Ordinary people have been using investment trusts to make the most of their money for more than 100 years. These are like unit trusts in that they pool investors’ money and use this cash to invest in a range of shares or other instruments. But unlike unit trusts, investment trusts are limited companies so they have shares which are listed on the Stock Exchange.
When an investment trust is set up it issues a set number of shares to investors. It is therefore known as a closed fund, rather than an open fund like a unit trust. The cash raised from the share issue is then used to buy shares in other companies or property or loan stock. The investment trust manager is a professional fund manager and uses his or her skill to manage the investment trust’s portfolio. An investment trust’s share price is determined by two factors. Like any listed company, supply and demand has an influence. The other determinant is the performance of the trust’s underlying assets.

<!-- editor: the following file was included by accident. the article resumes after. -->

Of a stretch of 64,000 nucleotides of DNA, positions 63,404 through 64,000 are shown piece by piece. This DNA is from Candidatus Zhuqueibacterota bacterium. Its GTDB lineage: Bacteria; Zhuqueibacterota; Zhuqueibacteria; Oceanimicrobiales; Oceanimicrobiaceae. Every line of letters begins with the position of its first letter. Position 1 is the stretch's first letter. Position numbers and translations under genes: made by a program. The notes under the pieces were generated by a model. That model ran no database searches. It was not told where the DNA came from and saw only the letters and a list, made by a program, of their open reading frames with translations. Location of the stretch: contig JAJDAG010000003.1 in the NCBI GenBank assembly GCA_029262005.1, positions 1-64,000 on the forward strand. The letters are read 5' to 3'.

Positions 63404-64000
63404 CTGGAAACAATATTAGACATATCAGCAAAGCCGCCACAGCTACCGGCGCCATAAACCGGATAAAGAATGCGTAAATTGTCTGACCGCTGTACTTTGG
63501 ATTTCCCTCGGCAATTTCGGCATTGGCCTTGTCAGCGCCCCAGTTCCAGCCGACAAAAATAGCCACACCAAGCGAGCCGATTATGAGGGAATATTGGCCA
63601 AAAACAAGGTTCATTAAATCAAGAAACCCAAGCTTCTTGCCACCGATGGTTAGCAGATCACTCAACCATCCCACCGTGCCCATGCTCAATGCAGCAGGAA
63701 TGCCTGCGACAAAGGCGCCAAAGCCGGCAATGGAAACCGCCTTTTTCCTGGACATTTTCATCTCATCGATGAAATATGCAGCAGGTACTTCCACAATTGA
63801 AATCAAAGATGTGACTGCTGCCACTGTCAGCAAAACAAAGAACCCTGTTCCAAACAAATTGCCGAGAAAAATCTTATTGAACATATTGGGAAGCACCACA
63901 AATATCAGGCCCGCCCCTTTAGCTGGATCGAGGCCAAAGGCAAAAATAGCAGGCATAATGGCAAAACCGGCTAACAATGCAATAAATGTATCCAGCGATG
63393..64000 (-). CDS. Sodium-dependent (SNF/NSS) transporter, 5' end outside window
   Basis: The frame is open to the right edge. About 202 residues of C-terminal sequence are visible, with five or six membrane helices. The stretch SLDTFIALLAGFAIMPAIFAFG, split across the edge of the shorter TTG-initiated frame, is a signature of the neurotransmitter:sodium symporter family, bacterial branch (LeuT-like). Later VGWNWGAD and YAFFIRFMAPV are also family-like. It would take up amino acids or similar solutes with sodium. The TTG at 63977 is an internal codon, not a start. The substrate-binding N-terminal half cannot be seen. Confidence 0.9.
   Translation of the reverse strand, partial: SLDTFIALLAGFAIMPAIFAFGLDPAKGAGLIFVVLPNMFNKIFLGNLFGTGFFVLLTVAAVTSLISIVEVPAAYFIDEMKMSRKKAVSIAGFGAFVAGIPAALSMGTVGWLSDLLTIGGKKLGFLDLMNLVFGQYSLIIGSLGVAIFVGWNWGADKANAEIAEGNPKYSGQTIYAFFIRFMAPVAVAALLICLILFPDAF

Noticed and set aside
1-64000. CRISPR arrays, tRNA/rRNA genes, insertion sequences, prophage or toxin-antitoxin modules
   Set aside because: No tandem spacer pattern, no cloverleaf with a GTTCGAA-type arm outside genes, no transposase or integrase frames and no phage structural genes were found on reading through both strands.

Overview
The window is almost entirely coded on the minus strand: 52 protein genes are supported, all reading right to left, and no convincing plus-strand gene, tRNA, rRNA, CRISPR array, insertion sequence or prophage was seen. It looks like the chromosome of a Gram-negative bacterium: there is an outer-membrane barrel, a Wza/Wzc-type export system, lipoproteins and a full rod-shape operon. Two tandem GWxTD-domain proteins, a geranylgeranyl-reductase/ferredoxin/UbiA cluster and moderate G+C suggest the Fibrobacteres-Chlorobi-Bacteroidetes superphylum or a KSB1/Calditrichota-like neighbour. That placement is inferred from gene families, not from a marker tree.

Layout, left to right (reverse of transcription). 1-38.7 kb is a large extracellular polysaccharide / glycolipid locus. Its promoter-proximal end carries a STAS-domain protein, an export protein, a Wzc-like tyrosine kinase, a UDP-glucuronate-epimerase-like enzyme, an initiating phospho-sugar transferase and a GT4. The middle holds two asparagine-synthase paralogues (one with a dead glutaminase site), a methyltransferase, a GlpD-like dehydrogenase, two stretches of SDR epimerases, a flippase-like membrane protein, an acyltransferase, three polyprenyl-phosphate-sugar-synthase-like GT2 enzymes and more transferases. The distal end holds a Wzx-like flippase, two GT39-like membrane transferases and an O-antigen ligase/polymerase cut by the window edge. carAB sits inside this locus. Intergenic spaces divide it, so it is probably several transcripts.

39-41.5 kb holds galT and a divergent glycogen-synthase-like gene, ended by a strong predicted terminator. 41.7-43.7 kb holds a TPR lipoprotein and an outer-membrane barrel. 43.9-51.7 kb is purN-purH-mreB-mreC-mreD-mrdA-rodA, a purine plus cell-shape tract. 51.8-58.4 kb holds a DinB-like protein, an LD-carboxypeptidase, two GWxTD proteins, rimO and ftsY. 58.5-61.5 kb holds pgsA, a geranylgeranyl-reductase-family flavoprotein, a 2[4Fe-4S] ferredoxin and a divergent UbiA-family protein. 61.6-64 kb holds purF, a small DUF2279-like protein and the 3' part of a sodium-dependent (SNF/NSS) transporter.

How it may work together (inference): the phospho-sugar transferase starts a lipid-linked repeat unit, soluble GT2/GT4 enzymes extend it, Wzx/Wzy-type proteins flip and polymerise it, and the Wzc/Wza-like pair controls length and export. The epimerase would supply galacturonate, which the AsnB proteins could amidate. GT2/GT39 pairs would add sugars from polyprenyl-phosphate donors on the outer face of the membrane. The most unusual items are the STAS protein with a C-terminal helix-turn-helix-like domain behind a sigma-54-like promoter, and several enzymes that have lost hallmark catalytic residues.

Market sentiment means it is quite possible for a trust to fall from favour and its shares slip back in value. When the share price is lower than the actual value of the assets in the fund, the fund is said to be trading at a discount. This represents an additional layer of risk for investors but can also provide the potential for higher rewards if a recovery takes place.
Investment trusts tend to perform better than unit trusts – though the risk element is slightly higher. Taking expert advice will help you understand their pros and cons.